Stepped Care

Stepped Care ApproachStepped Care Approach

Stepped Care Approach

A stepped approach for the treatment of depression within primary care
Step One Early IdentificationStep One Early Identification

Step One Early Identification

Action: Screening and Assessment
Step Two Mild DistressStep Two Mild Distress

Step Two Mild Distress

Action: Active Monitoring
Step Three Moderate To Severe DistressStep Three Moderate To Severe Distress

Step Three Moderate To Severe Distress

Action: More Intensive Intervention and Close Monitoring
Step Four Recurrent, Atypical & High RiskStep Four Recurrent, Atypical & High Risk

Step Four Recurrent, Atypical & High Risk

Action: Risk Management, Complex Psychological Intervention

Treat Depression with SSRI

SSRI’s (Selective Serotonin Reuptake Inhibitors) are a class of anti-depressant medication often indicated for the treatment of moderate to severe depression. The following table is intended for use by health professionals to aid in decision-making and guidance on prescribing but contains information that may be useful to patients. For patients, please consult your GP or health professional if you have any further questions regarding your medication.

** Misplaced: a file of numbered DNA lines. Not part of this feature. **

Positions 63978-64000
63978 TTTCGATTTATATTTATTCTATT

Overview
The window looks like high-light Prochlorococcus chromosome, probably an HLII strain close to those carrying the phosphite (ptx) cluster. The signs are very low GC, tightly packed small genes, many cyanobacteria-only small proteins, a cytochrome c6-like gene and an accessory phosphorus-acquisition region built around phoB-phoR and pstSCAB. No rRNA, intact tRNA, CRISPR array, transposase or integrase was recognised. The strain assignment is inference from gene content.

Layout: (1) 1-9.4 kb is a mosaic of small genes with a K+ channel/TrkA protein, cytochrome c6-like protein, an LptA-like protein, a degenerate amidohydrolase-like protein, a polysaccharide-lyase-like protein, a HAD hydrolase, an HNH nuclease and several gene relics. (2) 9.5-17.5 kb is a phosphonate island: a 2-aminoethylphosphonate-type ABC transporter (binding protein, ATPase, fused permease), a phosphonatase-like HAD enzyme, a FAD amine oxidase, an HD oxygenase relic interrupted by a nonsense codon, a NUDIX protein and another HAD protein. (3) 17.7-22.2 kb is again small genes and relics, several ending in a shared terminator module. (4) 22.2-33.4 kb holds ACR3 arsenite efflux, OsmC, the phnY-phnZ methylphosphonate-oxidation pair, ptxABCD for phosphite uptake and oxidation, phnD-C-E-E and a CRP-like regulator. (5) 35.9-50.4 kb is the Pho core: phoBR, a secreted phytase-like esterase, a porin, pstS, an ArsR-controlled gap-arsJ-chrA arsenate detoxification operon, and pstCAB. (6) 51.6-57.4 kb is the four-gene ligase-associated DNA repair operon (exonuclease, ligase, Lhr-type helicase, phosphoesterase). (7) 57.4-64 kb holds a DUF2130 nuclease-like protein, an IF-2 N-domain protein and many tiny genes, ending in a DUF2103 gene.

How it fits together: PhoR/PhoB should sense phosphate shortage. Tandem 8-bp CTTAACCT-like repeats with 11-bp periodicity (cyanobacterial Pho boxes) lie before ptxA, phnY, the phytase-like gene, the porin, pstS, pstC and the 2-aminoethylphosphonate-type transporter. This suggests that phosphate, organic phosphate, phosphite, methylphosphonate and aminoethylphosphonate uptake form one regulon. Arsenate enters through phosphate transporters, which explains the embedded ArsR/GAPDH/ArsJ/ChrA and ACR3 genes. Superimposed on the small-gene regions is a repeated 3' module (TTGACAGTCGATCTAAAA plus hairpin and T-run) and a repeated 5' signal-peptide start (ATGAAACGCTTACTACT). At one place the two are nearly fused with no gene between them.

Starting an SSRI:

  • warn patients they may get some initial adverse effects -esp initial GI disturbances, increased anxiety
  • Start dose low-half dose... titrate slowly
  • Watch/ monitor for suicidal ideation, unexpected thoughts e.g. knives, harm to self or others
  • Discuss sexual adverse effects

Stopping an SSRI:

  • Taper dose by no more than 25% of total daily dose every 3-7 days or longer if get withdrawal (not necessary for fluoxetine).
  • Withdrawal can occur days-weeks after stopping an SSRI

Serotonin Syndrome:

Serotonin syndrome (or serotonin toxicity) is an uncommon but potentially life-threatening drug reaction that results from excess serotonergic activity at central nervous system and peripheral serotonin receptors. It can develop from excessive doses of a single serotonergic drug but more commonly occurs when combinations of serotonergic drugs are used together, particularly when these drugs act to increase serotonin via different mechanisms. Examples of drugs that can cause serotonin syndrome include antidepressants (especially SSRIs and clomipramine), lithium, St John’s wort, pethidine, tramadol, and linezolid.